The 7th international conference on “Religion and Violence” was held in Tetovo, Macedonia Oct. 16-18, 2015 sponsored by the University of Vienna, University of Innsbruck, and Tetovo State University of Macedonia. This theme allowed participants from many countries in Europe as well as from Turkey, Israel, the United States, and Canada to consider the important theme of religion and violence. Academics from various disciplines including theology, religious studies, religious education, philosophy, sociology, and political science as well as religious scholars convened to consider the topic of religion and violence.
Islam, in particular, has recently come under the most scrutiny for being intractably linked to violence. The site of this conference in the Balkans was appropriate in reminding participants of the complex struggles of the 1990s in which religious identity that became an ethnic marker occasioned violence and bloodshed throughout this region.
Among the latest incidents of violence in the name of Islam are the horrific beheadings by ISIS, the hideous attack on Charlie Hebdo in France, and the grisly massacres by Boko Haram in Nigeria that have been rapidly multiplying over the past two decades. Although Muslims across the world condemn these atrocities, media coverage and public outrage often blur the distinction between Islam as a religion and the theologies of violence promoted by extremists to give their profane goals the appearance of a just cause and thus to gain new sympathizers and resources. Consequently, questions about the notion of “true” Islam and the distinction between Islam and the actions of certain Muslims have become a central focus of attention.
Seminal interventions at the conference considered philosophical and theological frameworks to address religiously motivated violence including exposing the “myth” that most violence, historically and today, is religiously motivated, exploring the roles of victims, perpetrators, and bystanders in instances of violence, and applying Rene Girard’s theory of the scapegoat and its sacrifice in religions and human societies.Secularism was not presentedas the simplistic solution to removing violence from human society since many great recent conflicts have not been religiously based while ideological commitments have in many cases have replaced religious identities as a polarizing elements inothering and demonizing opponents.
At the same time the fact was acknowledged that religious resources needed to be marshaled to provide solutions to violence through showing paths to reconciliation, restoration, and ultimately transformation in the mode of active peace building.Means of reconciliation included bearing witness, truth-telling, and allowing the voices of both victims and perpetrators to be heard. The difficult problem of restorative justice that would not further inflame further hatred or provoke vengeance. Forgiveness, tranquility, and the ability to live with paradox and gradual healing were among theological resources offered by religions. Seeing Abrahamic traditions as siblings or proximate others whose differences appear more glaring alongside the many shared elements was a compelling motif in understanding violence in the intertwined histories of Judaism, Christianity and Islam.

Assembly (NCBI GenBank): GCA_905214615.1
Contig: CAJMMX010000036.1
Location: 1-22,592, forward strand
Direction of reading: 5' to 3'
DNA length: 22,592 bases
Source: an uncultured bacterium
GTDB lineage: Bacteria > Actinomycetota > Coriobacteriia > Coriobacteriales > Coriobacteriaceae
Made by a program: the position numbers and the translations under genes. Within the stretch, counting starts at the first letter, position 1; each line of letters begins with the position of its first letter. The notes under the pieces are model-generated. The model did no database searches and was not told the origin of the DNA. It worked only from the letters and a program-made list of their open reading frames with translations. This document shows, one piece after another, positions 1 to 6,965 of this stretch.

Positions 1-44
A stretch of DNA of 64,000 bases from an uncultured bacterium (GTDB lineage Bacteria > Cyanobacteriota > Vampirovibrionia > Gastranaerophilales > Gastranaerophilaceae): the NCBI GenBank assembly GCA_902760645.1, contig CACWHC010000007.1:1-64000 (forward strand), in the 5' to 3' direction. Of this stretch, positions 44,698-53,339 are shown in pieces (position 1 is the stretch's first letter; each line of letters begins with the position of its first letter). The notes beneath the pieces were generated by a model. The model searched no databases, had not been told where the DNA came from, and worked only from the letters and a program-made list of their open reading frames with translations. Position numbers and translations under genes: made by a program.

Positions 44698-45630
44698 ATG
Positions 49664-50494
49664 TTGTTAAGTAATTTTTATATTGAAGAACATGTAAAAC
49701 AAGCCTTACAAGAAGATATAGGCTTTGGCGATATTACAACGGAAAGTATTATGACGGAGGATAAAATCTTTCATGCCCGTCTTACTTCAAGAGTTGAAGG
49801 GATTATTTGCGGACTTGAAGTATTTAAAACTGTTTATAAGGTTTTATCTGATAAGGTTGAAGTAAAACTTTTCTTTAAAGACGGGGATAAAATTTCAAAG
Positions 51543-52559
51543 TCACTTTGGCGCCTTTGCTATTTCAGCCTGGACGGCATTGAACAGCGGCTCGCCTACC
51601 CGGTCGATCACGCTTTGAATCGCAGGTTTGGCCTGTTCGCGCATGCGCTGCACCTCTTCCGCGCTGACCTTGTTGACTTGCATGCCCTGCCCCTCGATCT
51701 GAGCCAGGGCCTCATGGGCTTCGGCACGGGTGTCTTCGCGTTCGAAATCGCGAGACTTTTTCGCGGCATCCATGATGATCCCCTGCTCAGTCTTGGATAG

Resources for non-violent theologies in Protestantism, Orthodoxy, and Islam, both classical and contemporary were communicated by experts in these respective traditions in the interest of deep interreligious understanding of resources for peace at individual an social levels. Literature, as well as formal philosophy and theology, was also offered as a resource for amelioration of violence through engagement and understanding of both similarity and difference.
The future of addressing violence in societies and within and across religious traditions included broadening our understanding of violence beyond war and armed struggleto other areas including domestic violence, or class racial, and gender discrimination.
Several case studies presenting examples in France, Switzerland, and Romania used statistics and other data to demonstrate the integration of most Muslims in those societies despite the occasional resistance of local populations to visible Islamic identity symbols such as minarets, mega-mosques, or Islamic dress. In several of these European casesthe resilience and pluralism of national consensus allowed fairly positive prognosis for the future of Muslim integration. More intractable conflicts such as the occupations of Palestine and East Turkestan and interventions in Ukraine were indicated as sites where current violence poses the most challenging obstacles to peace building since trust and collaboration cannot result from any simple act or proposed solution.
In particular,Muslim theological and historical resources for developing a theology of non-violence and active peace making were analyzed including highlighting or reinterpreting specific revealed texts, examining the contexts for legal rulings, and emulating positive examples of peacemaking in the life of the Prophet Muhammad and in Islamic history.
Pedagogical strategies that would deepen students’ understanding of religious teachings by engaging them in answering the questions most deeply relevant and meaningful for their lives were suggested as one strategy to combat violent, fundamentalist understandings or superficial inculcation of religion.
We are pleased to announce that next year`s conference will be convened in Bucharest, Romania on the topic of “Perspectives on the ‘Other’ in Textbooks and Sacred Scriptures”.